DiscoverHealth

Friends clasping hands

Providing care for caregivers

It’s tough to see a loved one dealing with cancer. Being a caregiver for a loved one also is challenging.

From a close friend, child to a spouse, a caregiver is the unpaid person that provides the most care to a person who is struggling with an illness. While many family members and friends provide support and love, this person is the one who dedicates most of their time.

Caregivers may drive their loved one to chemotherapy, help if they can’t dress or feed themselves, act as a financial and legal manager, and clean the home of the person who is ill.

Being a caregiver allows you to show your love and respect to someone who has cared for you. But while their love and concern revolves around the person with the illness, being a caregiver can be also be painful, stressful and exhausting.

It’s painful and frustrating to see someone going through an illness and you may feel like you’re running out of steam.

Part of being a good caregiver means taking care of yourself. Here are 4 ways to do so while still providing care for a loved one with cancer:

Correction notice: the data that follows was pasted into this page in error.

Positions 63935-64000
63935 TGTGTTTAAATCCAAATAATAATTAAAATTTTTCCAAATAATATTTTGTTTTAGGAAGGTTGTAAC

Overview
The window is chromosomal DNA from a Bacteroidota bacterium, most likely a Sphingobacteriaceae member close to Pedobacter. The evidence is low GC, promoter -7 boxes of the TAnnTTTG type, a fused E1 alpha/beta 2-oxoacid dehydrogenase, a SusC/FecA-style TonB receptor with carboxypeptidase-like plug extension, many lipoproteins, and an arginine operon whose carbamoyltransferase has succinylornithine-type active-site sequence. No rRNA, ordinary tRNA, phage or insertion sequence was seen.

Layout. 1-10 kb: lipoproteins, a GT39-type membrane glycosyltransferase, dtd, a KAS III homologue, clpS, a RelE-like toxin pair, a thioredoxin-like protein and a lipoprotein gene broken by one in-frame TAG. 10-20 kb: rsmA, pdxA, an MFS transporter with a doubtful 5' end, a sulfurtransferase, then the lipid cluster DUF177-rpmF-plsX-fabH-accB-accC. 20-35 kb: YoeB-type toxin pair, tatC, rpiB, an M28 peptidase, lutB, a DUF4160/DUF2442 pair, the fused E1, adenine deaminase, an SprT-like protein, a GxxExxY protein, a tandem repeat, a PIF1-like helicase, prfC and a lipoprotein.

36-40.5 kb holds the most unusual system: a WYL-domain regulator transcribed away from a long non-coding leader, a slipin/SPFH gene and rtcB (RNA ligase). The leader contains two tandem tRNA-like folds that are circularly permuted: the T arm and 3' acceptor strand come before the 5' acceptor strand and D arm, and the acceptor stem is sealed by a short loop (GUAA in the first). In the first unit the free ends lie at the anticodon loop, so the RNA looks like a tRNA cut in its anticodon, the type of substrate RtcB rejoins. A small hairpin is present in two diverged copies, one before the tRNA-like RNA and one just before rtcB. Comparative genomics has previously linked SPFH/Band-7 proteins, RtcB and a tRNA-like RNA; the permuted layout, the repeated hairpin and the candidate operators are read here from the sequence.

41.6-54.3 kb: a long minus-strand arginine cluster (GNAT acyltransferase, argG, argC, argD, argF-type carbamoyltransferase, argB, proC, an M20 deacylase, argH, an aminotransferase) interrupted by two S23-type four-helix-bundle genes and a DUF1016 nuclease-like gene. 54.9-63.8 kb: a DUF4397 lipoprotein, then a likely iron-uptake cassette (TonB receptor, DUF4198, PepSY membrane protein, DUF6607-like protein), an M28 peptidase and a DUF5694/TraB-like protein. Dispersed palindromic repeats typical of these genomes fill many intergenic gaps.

1. Do something that refuels you. It could be anything from dancing, cleaning, painting, reading or as small as drinking a new cup of coffee.
  2. Join a support group. You may think you are the only one going through this, but many other people are providing care every day. Talking to others who are going through the same thing may help you through the process.
  3. If you feel depressed try to find an outlet, such as eating healthier, exercising, journaling, meditating or finding spiritual support.
  4. Take time to do things you enjoy, such as having lunch with friends, taking a walk or going to the movies.

As a caregiver, do you experience feelings of inadequacy? Explore these feelings, and learn ways to reclaim that sense of self-worth that you deserve, during an upcoming event at the Bearden-Josey Center for Breast Health. Learn more, and register now.